NS_ERROR_NOT_AVAILABLE: Component returned failure code: 0x80040111 (NS_ERROR_NOT_AVAILABLE) [nsIDOMWindow.alert]

This is a common error in Firefox. It is logged in console when you try to call on non existent DOM API method. Seeing this error message is very common with methods call to alert(), confirm(), drawImage() (canvas) and window.open(). You may think "how those methods could be 'non-existent'?", since they are standard APIs of the window object. Well, that's true, they can't, but consider the case when browser blocks your alert or pop-up windows. Firefox pop-up blocker will make those methods not available in that context and should silently carry on with the next statement, but instead it throws an error.

To solve this problem:

  • make sure you are calling methods on non-null objects;
  • remove alert(), confirm() or open() methods in unload event handler. FF pop-up blocker ignores all window.open() methods in the unload handler.

The flavours of the error message:

  • NS_ERROR_NOT_AVAILABLE: Component returned failure code: 0x80040111 (NS_ERROR_NOT_AVAILABLE) [nsIDOMWindow.alert]
  • NS_ERROR_NOT_AVAILABLE: Component returned failure code: 0x80040111 (NS_ERROR_NOT_AVAILABLE) [nsIDOMWindow.confirm]
  • NS_ERROR_NOT_AVAILABLE: Component returned failure code: 0x80040111 (NS_ERROR_NOT_AVAILABLE) [nsIDOMCanvasRenderingContext2D.drawImage]

At the time of writing the problem has not been fixed.

Dynamically change <title> using jQuery

In this post I will show how to dynamically change document's title using JavaScript and jQuery. Browsing the web (and StackOverflow) I saw a lot of posts that say you can't do it using jQuery. Actually, there is a jQuery syntax that is basically a wrapper for javascript code (see below).

Note: just to clarify, by document title we mean the text that is displayed in the browser window or a tab.

The best way to change the document title is to use native javascript api document.title.

document.title = "New text set by JavasSript";

The equivalent jQuery code of js code above.

$(document).prop('title', 'New text set by jQuery');


Let's say we need to change the tab title text when a user clicks on a button. Here is a jQuery code to do just that:

  <title>Initial page title</title>
  <script src="path-to/jquery.js"></script>
        document.title = $(this).val();
        // jQuery syntax alternative
        // $("title").text( $(this).val() );
  <input type="button" id="clickme" name="clickme" value="Click me!" />

To conclude, you are better off using document.title, because it is cross-browser and has performs better.

Alternative jQuery syntax has been tested in all major browsers.

The difference between == and === in jQuery/JavaScript

In this post I would like to explain the difference between double (==) and triple (===) equals in JavaScript/jQuery. A quick and short explanation is that == does type coercion (conversion) before checking for equality; and === does strict equation which requires values to have the same type as well.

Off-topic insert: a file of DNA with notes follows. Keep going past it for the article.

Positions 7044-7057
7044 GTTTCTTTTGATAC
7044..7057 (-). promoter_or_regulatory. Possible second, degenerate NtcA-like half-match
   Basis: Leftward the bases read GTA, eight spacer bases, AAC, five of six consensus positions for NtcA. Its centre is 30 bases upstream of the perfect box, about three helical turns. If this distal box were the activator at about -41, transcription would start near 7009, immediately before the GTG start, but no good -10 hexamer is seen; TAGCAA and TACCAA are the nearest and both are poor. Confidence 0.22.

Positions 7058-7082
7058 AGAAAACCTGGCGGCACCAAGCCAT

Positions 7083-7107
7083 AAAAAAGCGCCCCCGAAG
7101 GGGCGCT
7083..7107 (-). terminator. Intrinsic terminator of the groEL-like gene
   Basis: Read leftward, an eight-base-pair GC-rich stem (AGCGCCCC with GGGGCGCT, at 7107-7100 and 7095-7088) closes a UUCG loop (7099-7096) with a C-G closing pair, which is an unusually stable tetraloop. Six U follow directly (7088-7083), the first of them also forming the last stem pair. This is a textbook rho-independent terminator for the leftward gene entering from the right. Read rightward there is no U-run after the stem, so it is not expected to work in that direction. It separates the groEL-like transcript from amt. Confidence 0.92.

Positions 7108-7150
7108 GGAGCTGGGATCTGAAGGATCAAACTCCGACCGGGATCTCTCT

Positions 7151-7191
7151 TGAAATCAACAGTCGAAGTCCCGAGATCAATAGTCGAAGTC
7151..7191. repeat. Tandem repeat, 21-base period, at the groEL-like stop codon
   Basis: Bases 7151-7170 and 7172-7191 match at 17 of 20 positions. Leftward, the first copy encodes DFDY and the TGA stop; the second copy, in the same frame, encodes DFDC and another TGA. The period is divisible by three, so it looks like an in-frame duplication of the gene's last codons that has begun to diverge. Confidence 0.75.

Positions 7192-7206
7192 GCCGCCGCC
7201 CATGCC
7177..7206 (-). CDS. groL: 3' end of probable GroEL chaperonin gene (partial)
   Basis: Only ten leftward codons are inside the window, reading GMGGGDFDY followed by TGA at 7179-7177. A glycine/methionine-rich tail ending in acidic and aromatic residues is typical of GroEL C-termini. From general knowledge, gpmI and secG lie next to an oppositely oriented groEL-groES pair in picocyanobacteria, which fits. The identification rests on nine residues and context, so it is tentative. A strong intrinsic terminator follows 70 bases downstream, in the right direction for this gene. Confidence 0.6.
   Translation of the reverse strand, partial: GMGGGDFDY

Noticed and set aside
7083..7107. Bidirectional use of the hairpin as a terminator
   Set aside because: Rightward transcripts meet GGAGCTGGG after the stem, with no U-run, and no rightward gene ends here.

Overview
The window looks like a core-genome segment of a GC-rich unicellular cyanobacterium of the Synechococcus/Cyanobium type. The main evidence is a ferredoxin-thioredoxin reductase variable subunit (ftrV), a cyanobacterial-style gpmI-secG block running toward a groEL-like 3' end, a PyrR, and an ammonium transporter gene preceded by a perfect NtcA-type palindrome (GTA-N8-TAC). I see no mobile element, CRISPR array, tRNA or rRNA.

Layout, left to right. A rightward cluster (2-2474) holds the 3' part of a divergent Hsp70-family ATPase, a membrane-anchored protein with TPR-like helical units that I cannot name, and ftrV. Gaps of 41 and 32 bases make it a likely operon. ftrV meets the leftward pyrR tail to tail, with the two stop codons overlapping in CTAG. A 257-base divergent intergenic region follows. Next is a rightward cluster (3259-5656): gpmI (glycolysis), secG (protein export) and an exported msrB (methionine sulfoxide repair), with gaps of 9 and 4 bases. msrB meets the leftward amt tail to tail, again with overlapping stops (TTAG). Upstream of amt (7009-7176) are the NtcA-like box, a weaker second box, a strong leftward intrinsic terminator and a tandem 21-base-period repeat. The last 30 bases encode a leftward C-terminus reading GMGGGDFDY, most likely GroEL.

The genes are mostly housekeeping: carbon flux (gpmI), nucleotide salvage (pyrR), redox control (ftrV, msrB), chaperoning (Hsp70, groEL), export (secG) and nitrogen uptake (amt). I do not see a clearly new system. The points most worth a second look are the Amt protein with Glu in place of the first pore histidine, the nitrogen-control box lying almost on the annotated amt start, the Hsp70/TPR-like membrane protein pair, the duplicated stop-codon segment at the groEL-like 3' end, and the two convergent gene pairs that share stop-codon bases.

Here is what it means:

0 == false     // true
0 === false    // false, because they have different types (int, bool)
1 == "1"       // true
1 === "1"      // false, because they have different types (int, string)
null == undefined // true
null === undefined // false

Detailed (longer) explanation

When you use == the javascript interpreter will convert one side of the comparison according to these rules:

  • When comparing a number and a string, the string is converted to a number value.
  • When comparing a boolean, the boolean is converted to 1 if it is true and +0 if it is false.
  • When object is compared with a number or a string, the object is converted to its’ default value (.valueOf(), .toString()). If these methods are missing a runtime error is thrown.
  • When comparing an object and another object, no type conversion is made. They are equal only if they refer the same object.

When you use === the javascript interpreter will not convert values to primitive types and make sure that the operands have the same value as well as the same type.

"foo" === "foo"  // true, both operands are of type String
new String("foo") === new String("foo")  // false, 2 Objects refer diff object instances

Detailed comparison information can be found on Mozilla Developer Network page. Here is the summary:

  • Two strings are strictly equal when they have the same sequence of characters, same length, and same characters in corresponding positions
  • Two numbers are strictly equal when they are numerically equal (have the same number value). NaN is not equal to anything, including NaN. Positive and negative zeros are equal to one another
  • Two Boolean operands are strictly equal if both are true or both are false
  • Two distinct objects are never equal for either strictly or abstract comparisons
  • An expression comparing Objects is only true if the operands reference the same Object
  • Null and Undefined Types are == (but not ===)